Chronology review

Chronology - a time travel platformer

Time travelers have always been a little bit…off. Whether this is due to what they have glimpsed traipsing through the timelines or whether it was just the eddies in their behavior due to the genius that allowed them to conquer the time stream, those who dabble in this particular branch of science always come off a little bit..well, off. This is particularly true of the protagonist of Chronology, a puzzle platformer with a heaping dose of adventure developed by Osao Games. The premise of Chronology starts off simply enough with the protagonist-who goes by the name of the Inventor- waking up in a field in the rain after a bright flash of light. He has no memory of how he came to be there and so begins exploring the landscape, looking for clues and finds a rather big one in the form of a curious mechanism that allows him to flick between the past and the future as easily as you would cross the street.

I wonder if it works...

Only one way to find out…

This device is Chronology's primary game mechanic as it is essential for completing the puzzles that you will find in your path. Some of these puzzles require proper, ahem, timing whereas others require you to follow several steps that may include jumping across the time stream multiple times while completing a single puzzle. Better have a notebook handy to keep track of what this does to the continuity. As mind bending as these puzzles are, though, they are without question immense fun, challenging without being frustrating, and a great way to give your brain a workout. If there was anything about this aspect of the game that gave me pause it is the utterly random way in which the game ups the ante with the puzzles; this is achieved by throwing in such elements as plants that you have to plant in the past to help them grow taller in the future, feed them particular kinds of mushrooms to take on different shapes, and much later in the game rely on the company of a talking snail who has the ability to perform short range teleportation and to stop time as long as he holds his breath, like Guldo from the Ginyu Force. It's not that these moments aren't clever and entertaining, but it did make me wonder just how they came up with these ideas.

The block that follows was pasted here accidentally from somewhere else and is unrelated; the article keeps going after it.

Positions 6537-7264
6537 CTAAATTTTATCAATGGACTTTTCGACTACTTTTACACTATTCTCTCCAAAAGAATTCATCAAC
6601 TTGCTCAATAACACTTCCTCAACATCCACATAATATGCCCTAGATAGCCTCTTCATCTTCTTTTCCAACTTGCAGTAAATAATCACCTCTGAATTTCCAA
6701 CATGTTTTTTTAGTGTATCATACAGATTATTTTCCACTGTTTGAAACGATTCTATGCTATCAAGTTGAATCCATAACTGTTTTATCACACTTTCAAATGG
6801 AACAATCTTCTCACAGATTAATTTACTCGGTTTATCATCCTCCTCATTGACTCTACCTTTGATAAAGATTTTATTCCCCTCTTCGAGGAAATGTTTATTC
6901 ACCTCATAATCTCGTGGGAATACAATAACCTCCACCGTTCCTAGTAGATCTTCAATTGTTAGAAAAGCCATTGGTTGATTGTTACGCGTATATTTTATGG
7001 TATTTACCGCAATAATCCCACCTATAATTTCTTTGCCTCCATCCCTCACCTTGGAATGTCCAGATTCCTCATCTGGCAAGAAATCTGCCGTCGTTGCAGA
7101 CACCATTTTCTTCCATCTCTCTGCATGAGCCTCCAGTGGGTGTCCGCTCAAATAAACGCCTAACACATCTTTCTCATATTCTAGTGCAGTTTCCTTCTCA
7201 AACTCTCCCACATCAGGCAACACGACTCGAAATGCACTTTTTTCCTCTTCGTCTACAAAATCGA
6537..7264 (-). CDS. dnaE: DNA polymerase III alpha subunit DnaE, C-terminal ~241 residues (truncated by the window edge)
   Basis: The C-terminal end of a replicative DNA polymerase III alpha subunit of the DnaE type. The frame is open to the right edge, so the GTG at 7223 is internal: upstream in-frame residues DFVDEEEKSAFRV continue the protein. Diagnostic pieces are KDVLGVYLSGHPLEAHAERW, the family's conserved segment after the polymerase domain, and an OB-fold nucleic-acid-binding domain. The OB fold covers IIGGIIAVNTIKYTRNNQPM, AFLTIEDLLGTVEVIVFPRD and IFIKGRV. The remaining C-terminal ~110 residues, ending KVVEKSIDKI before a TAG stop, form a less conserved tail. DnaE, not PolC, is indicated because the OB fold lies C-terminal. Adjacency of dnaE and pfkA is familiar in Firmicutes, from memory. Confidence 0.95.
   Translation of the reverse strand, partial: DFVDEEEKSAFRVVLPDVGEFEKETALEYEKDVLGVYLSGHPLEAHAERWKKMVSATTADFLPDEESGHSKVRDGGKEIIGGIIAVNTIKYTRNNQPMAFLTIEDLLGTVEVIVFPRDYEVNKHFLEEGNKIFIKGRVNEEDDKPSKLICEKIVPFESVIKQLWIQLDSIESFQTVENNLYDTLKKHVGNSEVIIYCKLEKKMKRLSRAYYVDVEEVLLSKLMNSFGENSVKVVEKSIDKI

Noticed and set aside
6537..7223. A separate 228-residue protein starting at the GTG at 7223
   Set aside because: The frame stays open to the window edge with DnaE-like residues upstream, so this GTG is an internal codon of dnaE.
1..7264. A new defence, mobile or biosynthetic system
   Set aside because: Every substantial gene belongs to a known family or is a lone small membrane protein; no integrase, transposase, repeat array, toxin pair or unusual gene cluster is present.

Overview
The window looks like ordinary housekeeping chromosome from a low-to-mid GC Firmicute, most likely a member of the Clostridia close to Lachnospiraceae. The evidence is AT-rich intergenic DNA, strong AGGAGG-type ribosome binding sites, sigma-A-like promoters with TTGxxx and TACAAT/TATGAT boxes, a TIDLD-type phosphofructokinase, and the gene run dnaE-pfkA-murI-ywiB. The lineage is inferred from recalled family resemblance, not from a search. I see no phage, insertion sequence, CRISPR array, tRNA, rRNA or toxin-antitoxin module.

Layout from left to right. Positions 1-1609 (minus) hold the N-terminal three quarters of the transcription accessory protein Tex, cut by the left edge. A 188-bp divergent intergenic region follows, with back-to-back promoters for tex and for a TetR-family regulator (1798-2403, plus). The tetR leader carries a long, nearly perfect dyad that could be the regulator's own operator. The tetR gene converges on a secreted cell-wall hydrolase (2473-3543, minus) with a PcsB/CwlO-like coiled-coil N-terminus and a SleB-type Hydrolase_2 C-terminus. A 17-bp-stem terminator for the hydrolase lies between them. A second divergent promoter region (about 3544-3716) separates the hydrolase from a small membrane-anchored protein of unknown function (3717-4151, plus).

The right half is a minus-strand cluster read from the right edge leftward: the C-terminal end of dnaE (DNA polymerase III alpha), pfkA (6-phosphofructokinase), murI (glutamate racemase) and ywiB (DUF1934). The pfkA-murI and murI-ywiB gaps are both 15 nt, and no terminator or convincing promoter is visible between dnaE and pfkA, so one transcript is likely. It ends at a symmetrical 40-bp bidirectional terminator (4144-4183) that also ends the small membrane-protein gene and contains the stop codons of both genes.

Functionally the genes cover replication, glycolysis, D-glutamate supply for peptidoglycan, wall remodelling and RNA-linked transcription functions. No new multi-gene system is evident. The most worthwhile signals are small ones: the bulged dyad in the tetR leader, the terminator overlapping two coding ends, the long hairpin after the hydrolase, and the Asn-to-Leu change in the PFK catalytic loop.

souped-up_snail big_green_head

Separated at birth? You decide.

Surreal as some of the aspects of this game may be it is not only a very fun game, but a very pretty one to boot. It may not have the graphical flash of a AAA game, but there is a lot of cleverness and a lot of care put into the environments. The “present” part of the game takes place after the world has fallen into ruin due to the abuse of the steam powered technology which harnessed the power of the Vapor to power their machines. As the game depends on using what exists both before the world was ruined and after it was ruined to complete challenges, you get neat graphical twists like this:

The look before...


Time is unraveling around me!

…and after!

The audio of the game is well done as well, with a pleasantly atmospheric soundtrack supported by full voice acting and a robust range of sound effects which guarantees that the game is just as easy on the ears as it is on the eyes. The dialogue is what most stands out in my memory, though, as there are several moments when I suffered from severe outbursts of mirth from hearing the characters say things like this:

Shut up snail!

If you take all these factors into account you end up with a game that is well crafted, challenging, entertaining, a pleasurable experience for the eyes, ears, and mind and often hilariously random and goofy. In short, it is everything a time traveling game puzzle/adventure/platforming steampunk game should be… fun!

Author: Nick2930

I am a 33 year old librarian, part time writer, all time gamer, and what my cousin refers to as an intellectual badasss. Normally I wouldn't brag, but I like that so much I feel compelled to.